Unravel: According to Gartner, more people in developed economies are going to be consuming more false information than true information by 2022. What explains this?

Mr van Dalen: Social media networks are increasingly being used by people to connect and with the rise in usage of social media networks, these platforms have become an important source for the distribution of misinformation and fake news. With trust in mass media and established institutions in most developed economies declining, and with more people turning to social media as their source of news, it is inevitable that more people will be consuming more false information than true information given the propagation of misinformation on social media. However, while trust in mass media and established institutions are declining for residents in most developed economies, the same does not hold true for Singapore, where it was found that trust in official media sources remain high.

Unravel: What are some of the key dangers of misinformation?

Mr van Dalen: It is not just misinformation that is dangerous but the speed at which misinformation spreads that is particularly dangerous. While the internet and social media has brought about much good, they have also made it that much easier and faster for misinformation to reach millions of people worldwide rapidly. The rapid spread of misinformation and fake news is a major global problem as it can harm social cohesion, public health and safety, and political stability.

On the individual level, we’ve already seen how COVID-19 misinformation has led to serious consequences for some, with the hospitalisation of the 65 year-old retiree who took ivermectin in the belief that it would protect her against the virus. On the national level, misinformation and fake news has the potential to inflame major political events or worsen already negative situations playing out within the nation, as was witnessed in some Southeast Asian countries.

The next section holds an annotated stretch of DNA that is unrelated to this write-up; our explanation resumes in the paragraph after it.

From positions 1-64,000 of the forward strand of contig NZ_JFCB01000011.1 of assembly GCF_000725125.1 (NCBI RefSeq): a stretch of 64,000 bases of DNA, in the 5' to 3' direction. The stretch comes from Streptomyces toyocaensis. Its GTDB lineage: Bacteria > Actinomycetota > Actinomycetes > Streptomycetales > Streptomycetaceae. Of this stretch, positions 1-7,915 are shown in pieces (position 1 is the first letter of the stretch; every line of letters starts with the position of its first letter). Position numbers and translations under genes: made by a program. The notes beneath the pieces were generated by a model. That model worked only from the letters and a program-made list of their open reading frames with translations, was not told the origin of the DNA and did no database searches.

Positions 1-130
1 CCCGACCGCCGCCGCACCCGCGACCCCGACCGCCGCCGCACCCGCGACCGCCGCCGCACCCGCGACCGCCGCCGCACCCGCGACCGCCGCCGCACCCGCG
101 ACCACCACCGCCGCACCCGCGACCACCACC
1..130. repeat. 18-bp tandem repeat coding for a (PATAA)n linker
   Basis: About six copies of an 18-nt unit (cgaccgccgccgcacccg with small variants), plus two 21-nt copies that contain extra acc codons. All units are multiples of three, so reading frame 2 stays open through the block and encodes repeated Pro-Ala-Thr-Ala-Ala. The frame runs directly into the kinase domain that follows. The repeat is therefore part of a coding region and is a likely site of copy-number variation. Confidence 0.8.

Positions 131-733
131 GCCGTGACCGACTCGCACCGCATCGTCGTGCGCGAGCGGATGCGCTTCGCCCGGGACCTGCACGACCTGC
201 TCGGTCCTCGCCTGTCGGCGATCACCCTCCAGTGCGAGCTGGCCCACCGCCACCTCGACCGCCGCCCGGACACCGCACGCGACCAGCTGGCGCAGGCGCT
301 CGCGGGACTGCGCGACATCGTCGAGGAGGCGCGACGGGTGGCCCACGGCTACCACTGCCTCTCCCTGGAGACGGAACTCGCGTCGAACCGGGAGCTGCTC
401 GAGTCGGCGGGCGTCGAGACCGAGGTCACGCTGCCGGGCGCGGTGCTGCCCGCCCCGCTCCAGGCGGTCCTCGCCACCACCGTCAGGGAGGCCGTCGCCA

Unravel: Can this be addressed? How so?

Mr van Dalen: On the individual level, for news consumers, fact-checking content they’ve received before recirculating such content is crucial. Publishers and social media platforms can likewise play their part in limiting the spread of fake news and misinformation through the integration of timestamps on their platforms.

With the integration of timestamping, there are also tier levels. The onus then, is on users to refuse to view content below a certain tier level and social media platforms to ensure that content below the specific tier level is less visible and accessible on their platforms. While the integration of timestamping will bring accountability and transparency to consumers, publishers and social media platforms, it cannot completely eradicate misinformation and fake news.